Brunch Two Ways: Right and Wrong

    So I suppose I'll see you at the South Beach Wine and Food Festival's "Tribute Brunch" this Sunday at the Loews Hotel. It'll be great -- Francis Ford Coppola in the flesh to accept recognition for his esteemed Niebaum-Coppola Estate Winery, and we, s...

    by Lee Klein on February 24, 2005
  • Article

    Bad Boy Bourdain

    In an old New Yorker cartoon, two men stand in front of a luncheonette with these words emblazoned upon the window: "COOKED FOOD." One man turns to the other and says, "It was the first theme restaurant." Anthony Bourdain's Les Halles Cookbook: Str...

    by Lee Klein on February 24, 2005
  • Article

    Old Friends in New Hands BY LEE KLEIN Crystal Caf,

    Few restaurants are more associated with their chef/owner than Crystal Caf was with Klime Kovaceski. The Macedonian-born charmer somehow managed to work the kitchen and dining room simultaneously -- all night, every night, six days a week. For ten y...

    on February 17, 2005
  • Article

    Surviving the Jinx

    It was literally only days after Lime Fresh opened last spring that people began asking me what I knew about it. This was surprising for a number of reasons, not the least of which was its location in one of Miami Beach's jinx spots. Several quite re...

    by Pamela Robin Brandt on February 17, 2005
  • Article

    Porterhouse Profits

    When Andre's Steakhouse on Marco Island changed its name to Tara Steak & Lobster House last year, it was a strategic gesture in advance of a planned expansion to at least four other outlets in South Florida. The basic steak-house formula is simple en...

    by Lee Klein on February 10, 2005
  • Article

    Masterful Thai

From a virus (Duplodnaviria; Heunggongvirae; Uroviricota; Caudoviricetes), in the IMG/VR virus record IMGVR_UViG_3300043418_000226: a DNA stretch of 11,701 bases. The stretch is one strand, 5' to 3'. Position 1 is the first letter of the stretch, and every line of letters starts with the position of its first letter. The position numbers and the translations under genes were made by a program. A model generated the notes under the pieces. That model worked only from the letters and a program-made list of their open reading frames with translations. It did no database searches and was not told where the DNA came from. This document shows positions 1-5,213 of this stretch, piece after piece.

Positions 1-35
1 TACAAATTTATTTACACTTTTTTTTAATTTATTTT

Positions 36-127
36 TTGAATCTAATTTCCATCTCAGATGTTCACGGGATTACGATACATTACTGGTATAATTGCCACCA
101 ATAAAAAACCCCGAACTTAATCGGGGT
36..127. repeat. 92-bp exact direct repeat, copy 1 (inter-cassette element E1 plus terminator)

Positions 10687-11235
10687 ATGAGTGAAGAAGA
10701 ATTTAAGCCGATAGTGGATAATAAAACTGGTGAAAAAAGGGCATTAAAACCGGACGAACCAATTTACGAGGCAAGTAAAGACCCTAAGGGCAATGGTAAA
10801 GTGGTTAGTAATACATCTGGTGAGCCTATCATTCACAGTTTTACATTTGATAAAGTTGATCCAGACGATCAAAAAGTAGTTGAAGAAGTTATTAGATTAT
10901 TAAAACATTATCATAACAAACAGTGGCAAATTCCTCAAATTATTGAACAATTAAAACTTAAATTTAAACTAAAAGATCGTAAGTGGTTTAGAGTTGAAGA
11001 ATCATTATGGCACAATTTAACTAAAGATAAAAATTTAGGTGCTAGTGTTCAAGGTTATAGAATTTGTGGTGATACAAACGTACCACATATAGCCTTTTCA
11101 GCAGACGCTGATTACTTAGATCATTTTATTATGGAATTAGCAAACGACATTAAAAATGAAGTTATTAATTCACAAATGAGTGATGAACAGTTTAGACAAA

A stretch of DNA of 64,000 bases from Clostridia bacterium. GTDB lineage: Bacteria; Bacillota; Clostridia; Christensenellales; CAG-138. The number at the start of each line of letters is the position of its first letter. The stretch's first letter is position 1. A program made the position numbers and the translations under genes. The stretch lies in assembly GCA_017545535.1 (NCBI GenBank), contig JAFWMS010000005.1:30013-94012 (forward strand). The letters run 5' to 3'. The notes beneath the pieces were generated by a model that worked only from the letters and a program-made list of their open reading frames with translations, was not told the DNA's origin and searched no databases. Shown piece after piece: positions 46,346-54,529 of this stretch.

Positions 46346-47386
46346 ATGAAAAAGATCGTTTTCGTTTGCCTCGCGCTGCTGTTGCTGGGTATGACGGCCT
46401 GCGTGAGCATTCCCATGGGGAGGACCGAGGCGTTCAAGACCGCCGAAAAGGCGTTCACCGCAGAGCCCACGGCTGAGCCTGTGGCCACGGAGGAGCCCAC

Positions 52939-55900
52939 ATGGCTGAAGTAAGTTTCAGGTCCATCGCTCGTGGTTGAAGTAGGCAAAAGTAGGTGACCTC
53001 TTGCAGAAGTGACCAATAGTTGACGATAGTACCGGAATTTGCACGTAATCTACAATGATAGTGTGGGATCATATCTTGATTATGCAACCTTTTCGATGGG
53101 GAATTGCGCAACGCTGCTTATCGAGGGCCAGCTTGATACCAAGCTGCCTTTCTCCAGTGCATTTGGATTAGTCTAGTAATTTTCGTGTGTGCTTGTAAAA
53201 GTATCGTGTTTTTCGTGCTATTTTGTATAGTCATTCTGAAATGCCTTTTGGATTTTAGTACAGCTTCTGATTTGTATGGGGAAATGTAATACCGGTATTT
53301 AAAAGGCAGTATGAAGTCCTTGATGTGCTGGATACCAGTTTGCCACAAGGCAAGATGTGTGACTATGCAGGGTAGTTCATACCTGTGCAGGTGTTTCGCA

For lovers of authentic Southeast Asian cooking, discovering that Vatcharin Bhumichtir is chef at a neighborhood Thai restaurant in North Beach is akin to learning that Emeril Lagasse just opened a gumbo shack in Overtown. It's not the caliber of the...

    by Pamela Robin Brandt on February 10, 2005
  • Article

    Low Prices, Low Prospects

    The word tinello, according to Tinello Cucina Italiana's menu, translates as a "cozy dining room where friends and family get together." There might be some positive adjectives we can summon for this place, but "cozy" isn't one of them. The sparsely ...

    by Lee Klein on February 3, 2005
  • Article

    The Taste of Lebanon

    For people born toward the end of Twentieth Century, who are familiar with Lebanon mainly through horrific photographs of wartime Beirut's bombed-out rubble, it's difficult to imagine that not so much earlier (during a twenty-year French occupation b...

    by Pamela Robin Brandt on February 3, 2005
  • Article

    How to Love the French

    Cocopelli Caf is a curious name for a French bistro, not much better than calling your brasserie Vinnie's Diner. An outdoor deck leading to the caf is a concrete mess, with a few tables and some scraggly shrubs surrounding the periphery. The awning...

    by Lee Klein on January 27, 2005
  • Article

    Time Wasted

    Most restaurant reviews take no more than a couple of weeks to complete, even here at New Times, where the (responsible) policy is for critics to make at least two visits before making a judgment. This review has been in the works since last spring, ...

    by Pamela Robin Brandt on January 27, 2005